Trend Micro blocks all threats related to this incident.

     
    Posted in Bad Sites | Comments Off



    We’ve recently found a vulnerability in certain Android apps that may leave user data at risk of being captured or being used to launch attacks. The two affected apps we investigated are both highly popular:

    • The productivity app has at least 10M installs and hundred thousands of customer reviews based on their download page
    • The shopping-related app has at least 1M installs and several thousand customer reviews based on their download page

    This issue lies in a certain Android component which basically executes functions of the app. This component has an attribute named “android:exported“, which, when set to “true”, allows this component to be executed or accessed by other applications. This means that apps installed within a device may be able to trigger certain functions in other apps. This has obvious convenient uses for developers and vendors who want to strike partnerships with apps by other vendors, but from a security standpoint, this also poses an opportunity for cybercriminals.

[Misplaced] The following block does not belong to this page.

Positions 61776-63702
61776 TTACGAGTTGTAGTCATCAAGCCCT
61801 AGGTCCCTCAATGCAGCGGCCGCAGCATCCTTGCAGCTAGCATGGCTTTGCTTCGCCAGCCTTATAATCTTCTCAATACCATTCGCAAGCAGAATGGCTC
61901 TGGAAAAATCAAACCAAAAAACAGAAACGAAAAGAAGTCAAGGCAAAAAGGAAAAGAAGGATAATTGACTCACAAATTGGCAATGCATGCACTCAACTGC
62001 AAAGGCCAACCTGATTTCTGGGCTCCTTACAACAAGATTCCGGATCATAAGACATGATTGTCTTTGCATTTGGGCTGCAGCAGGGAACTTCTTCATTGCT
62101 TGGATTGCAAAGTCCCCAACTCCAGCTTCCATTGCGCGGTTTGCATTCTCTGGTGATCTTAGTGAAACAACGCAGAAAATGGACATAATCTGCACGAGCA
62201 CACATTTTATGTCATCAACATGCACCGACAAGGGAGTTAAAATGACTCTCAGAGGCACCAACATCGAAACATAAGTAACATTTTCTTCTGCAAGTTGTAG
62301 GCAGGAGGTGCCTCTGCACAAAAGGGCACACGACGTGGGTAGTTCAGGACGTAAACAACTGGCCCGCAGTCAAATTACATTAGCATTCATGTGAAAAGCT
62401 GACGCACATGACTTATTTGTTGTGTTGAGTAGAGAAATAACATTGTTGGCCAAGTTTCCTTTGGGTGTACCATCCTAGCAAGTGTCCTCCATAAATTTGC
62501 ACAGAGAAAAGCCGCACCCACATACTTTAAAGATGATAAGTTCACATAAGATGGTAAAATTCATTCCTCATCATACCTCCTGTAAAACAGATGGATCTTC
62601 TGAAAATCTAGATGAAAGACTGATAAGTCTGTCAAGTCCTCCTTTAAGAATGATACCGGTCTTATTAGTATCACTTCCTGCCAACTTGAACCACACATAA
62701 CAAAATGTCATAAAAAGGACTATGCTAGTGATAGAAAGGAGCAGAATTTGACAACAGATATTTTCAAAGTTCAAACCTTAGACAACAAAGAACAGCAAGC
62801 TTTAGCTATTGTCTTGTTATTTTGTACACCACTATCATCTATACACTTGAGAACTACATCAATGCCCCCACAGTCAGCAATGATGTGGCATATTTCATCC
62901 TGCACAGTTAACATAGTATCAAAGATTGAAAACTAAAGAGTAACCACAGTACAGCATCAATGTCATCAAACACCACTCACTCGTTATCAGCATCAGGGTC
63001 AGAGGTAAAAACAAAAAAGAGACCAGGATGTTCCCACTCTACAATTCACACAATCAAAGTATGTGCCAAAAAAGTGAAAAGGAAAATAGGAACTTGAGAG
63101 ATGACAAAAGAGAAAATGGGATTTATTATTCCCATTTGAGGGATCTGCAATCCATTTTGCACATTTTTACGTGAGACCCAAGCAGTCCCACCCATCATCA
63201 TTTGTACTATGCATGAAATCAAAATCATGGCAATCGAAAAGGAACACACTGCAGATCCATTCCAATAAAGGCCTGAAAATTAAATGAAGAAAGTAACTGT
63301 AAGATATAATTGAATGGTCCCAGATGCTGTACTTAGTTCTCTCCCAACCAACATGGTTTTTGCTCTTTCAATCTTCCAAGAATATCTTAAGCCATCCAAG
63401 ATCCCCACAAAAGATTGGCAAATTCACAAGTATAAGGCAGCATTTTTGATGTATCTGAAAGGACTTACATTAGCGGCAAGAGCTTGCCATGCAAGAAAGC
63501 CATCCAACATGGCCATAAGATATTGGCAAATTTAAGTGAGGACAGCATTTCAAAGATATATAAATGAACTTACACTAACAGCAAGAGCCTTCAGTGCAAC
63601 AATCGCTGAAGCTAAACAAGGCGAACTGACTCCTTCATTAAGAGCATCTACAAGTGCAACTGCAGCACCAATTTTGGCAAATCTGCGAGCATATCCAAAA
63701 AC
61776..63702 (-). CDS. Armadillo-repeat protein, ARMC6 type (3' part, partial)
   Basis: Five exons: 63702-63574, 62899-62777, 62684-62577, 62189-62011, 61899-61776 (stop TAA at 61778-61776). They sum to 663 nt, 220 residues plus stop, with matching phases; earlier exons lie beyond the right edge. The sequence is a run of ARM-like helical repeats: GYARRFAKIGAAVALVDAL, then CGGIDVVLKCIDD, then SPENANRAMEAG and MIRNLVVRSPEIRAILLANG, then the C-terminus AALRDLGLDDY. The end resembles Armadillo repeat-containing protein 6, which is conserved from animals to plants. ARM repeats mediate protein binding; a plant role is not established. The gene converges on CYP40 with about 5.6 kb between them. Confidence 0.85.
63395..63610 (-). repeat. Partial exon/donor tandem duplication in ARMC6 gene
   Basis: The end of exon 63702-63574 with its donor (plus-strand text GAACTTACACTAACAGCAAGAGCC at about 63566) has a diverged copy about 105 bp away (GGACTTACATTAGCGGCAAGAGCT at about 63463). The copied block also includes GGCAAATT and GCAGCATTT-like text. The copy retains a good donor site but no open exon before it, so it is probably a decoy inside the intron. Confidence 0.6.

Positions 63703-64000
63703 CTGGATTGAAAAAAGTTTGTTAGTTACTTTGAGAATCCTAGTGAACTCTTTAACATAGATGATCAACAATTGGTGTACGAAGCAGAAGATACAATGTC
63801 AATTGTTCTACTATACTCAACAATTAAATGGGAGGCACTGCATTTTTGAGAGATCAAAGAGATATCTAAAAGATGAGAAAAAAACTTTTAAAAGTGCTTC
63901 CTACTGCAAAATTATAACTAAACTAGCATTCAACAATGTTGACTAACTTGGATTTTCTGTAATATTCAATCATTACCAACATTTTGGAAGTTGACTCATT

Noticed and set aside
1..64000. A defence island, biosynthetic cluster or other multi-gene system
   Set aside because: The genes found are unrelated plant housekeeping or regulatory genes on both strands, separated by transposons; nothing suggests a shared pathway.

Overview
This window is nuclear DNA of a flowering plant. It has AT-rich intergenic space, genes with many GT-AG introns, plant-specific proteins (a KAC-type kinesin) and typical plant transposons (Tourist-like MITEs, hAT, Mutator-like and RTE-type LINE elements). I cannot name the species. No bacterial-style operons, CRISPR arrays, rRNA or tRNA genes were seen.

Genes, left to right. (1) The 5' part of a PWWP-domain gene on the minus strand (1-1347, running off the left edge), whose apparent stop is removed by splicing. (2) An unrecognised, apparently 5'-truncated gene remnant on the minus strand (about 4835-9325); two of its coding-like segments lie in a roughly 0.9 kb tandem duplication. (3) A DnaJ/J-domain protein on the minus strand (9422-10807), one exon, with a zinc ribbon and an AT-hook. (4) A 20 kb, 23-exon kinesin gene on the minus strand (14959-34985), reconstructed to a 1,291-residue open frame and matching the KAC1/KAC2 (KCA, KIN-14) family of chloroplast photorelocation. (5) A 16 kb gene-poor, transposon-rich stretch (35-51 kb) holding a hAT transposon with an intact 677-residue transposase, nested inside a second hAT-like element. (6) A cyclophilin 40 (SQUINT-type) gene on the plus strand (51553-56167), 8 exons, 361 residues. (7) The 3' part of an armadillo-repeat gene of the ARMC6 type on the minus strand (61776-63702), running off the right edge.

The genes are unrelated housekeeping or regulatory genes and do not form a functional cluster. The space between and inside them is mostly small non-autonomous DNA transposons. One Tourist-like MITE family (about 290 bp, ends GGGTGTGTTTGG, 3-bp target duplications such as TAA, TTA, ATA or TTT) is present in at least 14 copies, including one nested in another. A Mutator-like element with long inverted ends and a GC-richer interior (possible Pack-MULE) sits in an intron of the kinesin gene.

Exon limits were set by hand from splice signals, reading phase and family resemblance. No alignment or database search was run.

Using Activities to Launch Attacks

    Ways to exploit this issue may vary, depending on the intent of the attacker and the nature of the vulnerable application. As an example, in our analysis, we found that a particular Activity in a shopping app –one related to showing pop-ups whenever the user makes a purchase– is vulnerable to abuse and can be triggered by other apps.

    A possible implication of this is that a malicious application can display pop-ups in the shopping app and use it to launch attacks. The attacker may craft the malicious application to display pop-ups that lead to malicious links or other malicious apps.

    Using Content Providers to Steal Information

    Another possible way to take advantage of this security issue is to target content providers that handle critical information in order to collect them. A content provider related to storing user input in a productivity app, for example, may be used to capture data.